An “Adamless Eden for Female Offenders”?: Katharine Bement Davis and the Carceral State in Progressive-Era New York

In 1912, journalist Ida Tarbell wrote an admiring article about Katharine Bement Davis, the first superintendent of New York’s Reformatory for Women at Bedford Hills (commonly known as Bedford Reformatory). In keeping with the aims of women’s reformatories, Tarbell explained, Davis had made Bedford a site of rehabilitation rather than retribution. With “Good Will to Women” and “an apparently exhaustless source of cheerful energy,” Davis had instituted a program of schoolwork, physical exercise, domestic chores, religious instruction, and “a varied program of dances and entertainment.”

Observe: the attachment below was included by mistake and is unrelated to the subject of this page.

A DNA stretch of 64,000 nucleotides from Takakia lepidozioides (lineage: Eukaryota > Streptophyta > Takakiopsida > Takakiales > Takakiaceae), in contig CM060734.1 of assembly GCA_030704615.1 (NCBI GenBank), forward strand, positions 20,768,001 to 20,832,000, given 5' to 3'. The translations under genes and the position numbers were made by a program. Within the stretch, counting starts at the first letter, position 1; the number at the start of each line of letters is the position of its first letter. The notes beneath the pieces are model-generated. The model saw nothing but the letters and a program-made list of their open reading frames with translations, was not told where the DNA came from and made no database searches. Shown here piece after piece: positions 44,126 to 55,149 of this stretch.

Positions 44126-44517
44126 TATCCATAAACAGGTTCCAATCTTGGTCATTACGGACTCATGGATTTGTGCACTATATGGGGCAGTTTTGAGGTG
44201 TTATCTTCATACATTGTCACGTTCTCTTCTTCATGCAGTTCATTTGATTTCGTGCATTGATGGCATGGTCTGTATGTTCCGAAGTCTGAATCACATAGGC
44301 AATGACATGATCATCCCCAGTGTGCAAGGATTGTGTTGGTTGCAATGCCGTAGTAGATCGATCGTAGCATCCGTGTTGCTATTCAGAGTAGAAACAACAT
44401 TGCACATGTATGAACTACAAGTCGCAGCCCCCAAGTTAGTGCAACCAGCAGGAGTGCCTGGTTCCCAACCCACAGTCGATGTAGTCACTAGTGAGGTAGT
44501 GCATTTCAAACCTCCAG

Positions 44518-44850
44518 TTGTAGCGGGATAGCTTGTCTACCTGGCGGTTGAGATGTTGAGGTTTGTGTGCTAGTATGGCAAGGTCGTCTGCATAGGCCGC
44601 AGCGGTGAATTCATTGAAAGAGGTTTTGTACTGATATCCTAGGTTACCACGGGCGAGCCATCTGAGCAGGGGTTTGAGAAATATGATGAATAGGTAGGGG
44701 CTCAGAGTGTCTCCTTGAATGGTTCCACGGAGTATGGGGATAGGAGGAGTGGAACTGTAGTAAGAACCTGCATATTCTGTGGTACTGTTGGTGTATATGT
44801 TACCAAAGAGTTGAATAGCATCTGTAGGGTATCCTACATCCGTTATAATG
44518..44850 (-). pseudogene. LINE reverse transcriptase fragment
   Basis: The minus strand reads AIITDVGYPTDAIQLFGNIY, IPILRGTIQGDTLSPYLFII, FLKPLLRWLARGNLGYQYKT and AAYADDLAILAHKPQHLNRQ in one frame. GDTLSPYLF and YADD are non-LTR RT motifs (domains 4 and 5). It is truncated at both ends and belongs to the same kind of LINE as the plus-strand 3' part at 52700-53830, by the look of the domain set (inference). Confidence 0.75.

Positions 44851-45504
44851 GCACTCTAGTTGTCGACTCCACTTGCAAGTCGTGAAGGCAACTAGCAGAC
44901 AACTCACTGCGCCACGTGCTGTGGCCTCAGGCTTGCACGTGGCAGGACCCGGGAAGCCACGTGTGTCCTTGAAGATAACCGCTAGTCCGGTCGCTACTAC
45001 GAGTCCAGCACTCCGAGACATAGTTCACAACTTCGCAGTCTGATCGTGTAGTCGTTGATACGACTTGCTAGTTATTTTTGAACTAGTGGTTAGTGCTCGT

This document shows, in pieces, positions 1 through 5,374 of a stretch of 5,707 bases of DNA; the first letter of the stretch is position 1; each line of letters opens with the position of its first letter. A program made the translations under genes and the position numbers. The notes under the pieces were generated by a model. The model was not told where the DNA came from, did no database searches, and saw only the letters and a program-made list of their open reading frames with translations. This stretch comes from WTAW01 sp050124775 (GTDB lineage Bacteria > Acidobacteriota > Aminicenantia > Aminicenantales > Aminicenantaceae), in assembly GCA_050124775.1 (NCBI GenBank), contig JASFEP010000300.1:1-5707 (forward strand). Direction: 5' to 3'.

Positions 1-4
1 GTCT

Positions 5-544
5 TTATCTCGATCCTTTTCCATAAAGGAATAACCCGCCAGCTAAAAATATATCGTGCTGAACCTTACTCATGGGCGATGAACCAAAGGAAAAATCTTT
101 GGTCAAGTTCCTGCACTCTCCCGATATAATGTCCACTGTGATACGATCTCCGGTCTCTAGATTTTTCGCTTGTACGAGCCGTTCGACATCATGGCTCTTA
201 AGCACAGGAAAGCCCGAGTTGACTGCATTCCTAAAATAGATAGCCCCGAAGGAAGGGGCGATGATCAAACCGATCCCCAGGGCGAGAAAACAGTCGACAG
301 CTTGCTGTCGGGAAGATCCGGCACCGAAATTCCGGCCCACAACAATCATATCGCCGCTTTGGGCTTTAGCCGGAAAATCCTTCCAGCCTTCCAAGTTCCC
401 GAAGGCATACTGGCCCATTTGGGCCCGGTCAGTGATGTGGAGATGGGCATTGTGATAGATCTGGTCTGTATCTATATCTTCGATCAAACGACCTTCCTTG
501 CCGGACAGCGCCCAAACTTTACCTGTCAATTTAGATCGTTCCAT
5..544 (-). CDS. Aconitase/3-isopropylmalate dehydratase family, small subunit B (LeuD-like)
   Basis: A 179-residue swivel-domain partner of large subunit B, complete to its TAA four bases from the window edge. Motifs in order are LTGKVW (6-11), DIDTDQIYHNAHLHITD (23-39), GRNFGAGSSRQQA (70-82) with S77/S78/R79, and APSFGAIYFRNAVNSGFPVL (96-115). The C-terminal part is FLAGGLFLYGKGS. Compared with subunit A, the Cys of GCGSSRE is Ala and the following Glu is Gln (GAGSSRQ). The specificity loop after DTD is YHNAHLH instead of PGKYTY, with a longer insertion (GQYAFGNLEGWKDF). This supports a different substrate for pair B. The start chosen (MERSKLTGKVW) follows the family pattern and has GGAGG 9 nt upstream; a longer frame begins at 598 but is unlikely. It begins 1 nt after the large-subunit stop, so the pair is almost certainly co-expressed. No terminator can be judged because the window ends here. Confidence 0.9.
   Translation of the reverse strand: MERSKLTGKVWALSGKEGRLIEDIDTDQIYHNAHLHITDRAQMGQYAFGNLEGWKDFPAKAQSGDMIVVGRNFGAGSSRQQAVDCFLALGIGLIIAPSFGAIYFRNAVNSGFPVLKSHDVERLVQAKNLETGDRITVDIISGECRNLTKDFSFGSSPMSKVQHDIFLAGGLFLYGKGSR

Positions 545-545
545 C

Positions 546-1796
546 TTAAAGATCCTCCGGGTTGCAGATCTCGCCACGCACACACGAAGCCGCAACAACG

“An Avalanche of Unexpected Sickness”: Institutions and Disease in 1918 and Today

Between August 14 and August 19, 1908, the Pennsylvania Training School for Feeble-minded Children at Elwyn admitted seven new “inmates,” part of the yearly influx of new arrivals before the school year began. They ranged in age from seven to twenty and received diagnoses at the highest (“high grade imbecile”) and lowest (“excitable idiot”) ends of the classification scale used by Elwyn’s superintendent, Dr. Martin Barr. During their time at Elwyn some of them learned woodworking, floor scrubbing, laundry, or chicken keeping. Their unpaid labor was crucial to the maintenance of Elwyn’s budget and staffing levels, both of which were stretched impossibly thin. Other “inmates” were deemed “helpless.”